While Bimpelrekkie's answer addresses how manufacturing process technology and transistor sizing influence voltage (and speed and power consumption), the business reasons for choosing a higher voltage are also worth considering.
In some cases, microcontrollers are designed to be drop-in (or near-drop-in, e.g., adding some connections with localized board changes) replacements. For the customer this can reduce design, validation, and even certification effort. The maximum operational voltage is then constrained by legacy requirements.
Supporting a higher voltage can also reduce the count and cost of system components outside the microcontroller. Motors, e.g., often use voltages higher than 3.3V; supporting more direct control of motors can reduce cost and increase reliability.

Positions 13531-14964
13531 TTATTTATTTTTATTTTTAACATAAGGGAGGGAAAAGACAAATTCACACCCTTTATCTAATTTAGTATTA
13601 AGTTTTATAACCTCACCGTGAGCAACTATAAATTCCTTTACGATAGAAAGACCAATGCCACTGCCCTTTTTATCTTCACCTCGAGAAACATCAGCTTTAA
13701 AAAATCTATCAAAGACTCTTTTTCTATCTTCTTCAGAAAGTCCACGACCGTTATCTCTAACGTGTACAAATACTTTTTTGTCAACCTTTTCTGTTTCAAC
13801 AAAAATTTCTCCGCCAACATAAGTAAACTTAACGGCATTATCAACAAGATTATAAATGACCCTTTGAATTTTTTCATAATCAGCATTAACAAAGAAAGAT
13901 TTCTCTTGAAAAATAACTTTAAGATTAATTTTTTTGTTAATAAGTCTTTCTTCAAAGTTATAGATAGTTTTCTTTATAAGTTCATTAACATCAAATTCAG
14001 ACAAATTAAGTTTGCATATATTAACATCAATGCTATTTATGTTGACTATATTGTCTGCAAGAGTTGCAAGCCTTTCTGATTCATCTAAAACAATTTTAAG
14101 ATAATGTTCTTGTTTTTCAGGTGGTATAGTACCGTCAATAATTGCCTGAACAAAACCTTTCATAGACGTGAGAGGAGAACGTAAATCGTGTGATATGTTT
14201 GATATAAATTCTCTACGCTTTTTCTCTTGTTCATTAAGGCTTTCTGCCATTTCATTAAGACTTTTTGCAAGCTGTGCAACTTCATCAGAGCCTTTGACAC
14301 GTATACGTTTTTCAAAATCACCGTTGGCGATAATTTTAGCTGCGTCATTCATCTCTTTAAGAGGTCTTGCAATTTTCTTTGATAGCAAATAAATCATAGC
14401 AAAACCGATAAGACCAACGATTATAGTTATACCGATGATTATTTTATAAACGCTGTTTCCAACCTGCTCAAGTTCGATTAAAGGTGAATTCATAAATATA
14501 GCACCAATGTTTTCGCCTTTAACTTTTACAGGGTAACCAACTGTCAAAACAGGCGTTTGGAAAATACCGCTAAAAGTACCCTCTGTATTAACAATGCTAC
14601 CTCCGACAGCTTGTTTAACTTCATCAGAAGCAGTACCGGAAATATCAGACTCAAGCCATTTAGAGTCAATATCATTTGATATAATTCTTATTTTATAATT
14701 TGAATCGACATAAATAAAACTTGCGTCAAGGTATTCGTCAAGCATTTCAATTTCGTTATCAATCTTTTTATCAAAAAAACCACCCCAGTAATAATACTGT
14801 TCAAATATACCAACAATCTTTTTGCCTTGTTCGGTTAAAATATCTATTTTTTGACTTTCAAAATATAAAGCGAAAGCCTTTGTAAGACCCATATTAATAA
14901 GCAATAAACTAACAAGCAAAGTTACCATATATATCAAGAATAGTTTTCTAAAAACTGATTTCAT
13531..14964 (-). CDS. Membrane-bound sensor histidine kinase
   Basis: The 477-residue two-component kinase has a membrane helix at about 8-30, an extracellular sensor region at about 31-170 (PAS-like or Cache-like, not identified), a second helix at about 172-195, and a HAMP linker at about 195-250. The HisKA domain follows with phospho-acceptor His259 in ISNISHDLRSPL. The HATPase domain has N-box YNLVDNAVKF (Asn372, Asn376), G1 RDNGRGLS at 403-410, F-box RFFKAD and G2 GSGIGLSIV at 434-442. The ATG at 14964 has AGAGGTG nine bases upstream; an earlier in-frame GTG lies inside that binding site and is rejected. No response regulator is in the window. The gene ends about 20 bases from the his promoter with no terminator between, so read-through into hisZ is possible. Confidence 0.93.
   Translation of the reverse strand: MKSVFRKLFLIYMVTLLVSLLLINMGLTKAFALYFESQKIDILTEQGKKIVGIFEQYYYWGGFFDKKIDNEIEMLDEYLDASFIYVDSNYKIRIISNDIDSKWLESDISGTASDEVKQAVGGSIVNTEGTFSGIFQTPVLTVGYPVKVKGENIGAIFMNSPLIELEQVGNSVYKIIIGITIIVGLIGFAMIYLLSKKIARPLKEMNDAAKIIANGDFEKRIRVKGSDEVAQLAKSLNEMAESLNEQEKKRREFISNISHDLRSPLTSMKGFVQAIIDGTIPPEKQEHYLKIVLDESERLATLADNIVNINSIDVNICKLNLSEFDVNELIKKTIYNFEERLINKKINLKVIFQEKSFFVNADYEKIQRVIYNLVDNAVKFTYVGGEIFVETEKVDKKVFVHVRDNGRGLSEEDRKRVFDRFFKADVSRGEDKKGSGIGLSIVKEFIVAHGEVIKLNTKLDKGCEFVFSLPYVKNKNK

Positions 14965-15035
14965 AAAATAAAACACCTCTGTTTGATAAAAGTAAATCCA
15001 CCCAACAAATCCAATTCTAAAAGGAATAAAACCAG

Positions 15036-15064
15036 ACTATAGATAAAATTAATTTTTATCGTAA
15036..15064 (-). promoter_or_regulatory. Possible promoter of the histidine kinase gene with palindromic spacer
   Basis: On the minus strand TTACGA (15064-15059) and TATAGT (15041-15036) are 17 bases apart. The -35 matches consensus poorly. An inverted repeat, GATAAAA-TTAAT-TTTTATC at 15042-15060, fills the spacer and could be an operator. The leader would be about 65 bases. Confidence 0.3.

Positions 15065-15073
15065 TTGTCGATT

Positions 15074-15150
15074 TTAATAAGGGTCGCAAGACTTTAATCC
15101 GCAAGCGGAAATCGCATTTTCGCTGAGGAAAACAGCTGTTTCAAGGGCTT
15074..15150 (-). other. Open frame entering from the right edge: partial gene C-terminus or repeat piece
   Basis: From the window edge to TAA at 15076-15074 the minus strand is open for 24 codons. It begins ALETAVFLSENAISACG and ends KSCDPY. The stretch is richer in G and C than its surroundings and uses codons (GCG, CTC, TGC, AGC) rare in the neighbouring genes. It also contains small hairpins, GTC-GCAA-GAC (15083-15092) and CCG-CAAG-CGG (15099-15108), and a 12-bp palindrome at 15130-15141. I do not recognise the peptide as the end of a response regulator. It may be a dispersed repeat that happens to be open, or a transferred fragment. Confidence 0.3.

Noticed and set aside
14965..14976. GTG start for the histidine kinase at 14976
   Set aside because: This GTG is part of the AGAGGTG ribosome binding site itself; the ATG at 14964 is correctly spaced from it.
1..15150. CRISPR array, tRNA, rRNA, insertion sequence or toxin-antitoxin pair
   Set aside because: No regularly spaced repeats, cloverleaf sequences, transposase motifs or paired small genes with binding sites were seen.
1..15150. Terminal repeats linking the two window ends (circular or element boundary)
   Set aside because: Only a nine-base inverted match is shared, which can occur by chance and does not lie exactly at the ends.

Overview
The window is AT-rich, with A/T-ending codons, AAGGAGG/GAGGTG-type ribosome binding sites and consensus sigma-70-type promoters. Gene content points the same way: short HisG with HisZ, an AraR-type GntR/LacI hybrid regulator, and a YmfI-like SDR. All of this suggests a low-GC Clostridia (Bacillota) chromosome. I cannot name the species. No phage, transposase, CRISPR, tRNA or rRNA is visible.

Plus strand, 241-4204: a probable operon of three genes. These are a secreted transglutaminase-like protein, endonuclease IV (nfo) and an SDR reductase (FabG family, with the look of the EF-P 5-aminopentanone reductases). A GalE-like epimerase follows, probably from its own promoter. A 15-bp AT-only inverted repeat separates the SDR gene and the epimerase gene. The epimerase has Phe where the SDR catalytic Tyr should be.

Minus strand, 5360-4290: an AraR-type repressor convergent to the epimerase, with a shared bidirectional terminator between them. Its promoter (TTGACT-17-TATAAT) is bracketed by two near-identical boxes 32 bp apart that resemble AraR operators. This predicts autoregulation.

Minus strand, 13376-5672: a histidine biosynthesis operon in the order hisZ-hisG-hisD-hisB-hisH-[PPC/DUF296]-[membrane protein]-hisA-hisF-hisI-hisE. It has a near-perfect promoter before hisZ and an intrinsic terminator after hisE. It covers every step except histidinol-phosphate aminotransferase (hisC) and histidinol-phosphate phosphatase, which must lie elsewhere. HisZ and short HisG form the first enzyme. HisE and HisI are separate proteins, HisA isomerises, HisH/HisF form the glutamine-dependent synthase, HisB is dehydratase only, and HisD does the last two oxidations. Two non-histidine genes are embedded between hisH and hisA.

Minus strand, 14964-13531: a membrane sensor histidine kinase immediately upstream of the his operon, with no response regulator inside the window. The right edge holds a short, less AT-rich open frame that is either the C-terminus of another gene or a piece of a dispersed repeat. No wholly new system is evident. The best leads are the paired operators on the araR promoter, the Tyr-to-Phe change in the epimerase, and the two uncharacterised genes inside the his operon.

(Resilience under voltage variation can also be a factor in purchase decisions. Process technology, transistor sizing, and other factors influence voltage resilience.)
The choice of process technology is also guided by manufacturing cost. Using older process technology is less expensive per unit area; if pad count constrains area, using an older process is more cost effective (if energy efficiency and such are adequate). Also, for tiny integrated circuits, the wafer area lost from sawing may be significant, reducing the benefit of a smaller die. The availability of persistent memory (such as NOR flash) also influences process technology choice and biases toward the use of older processes.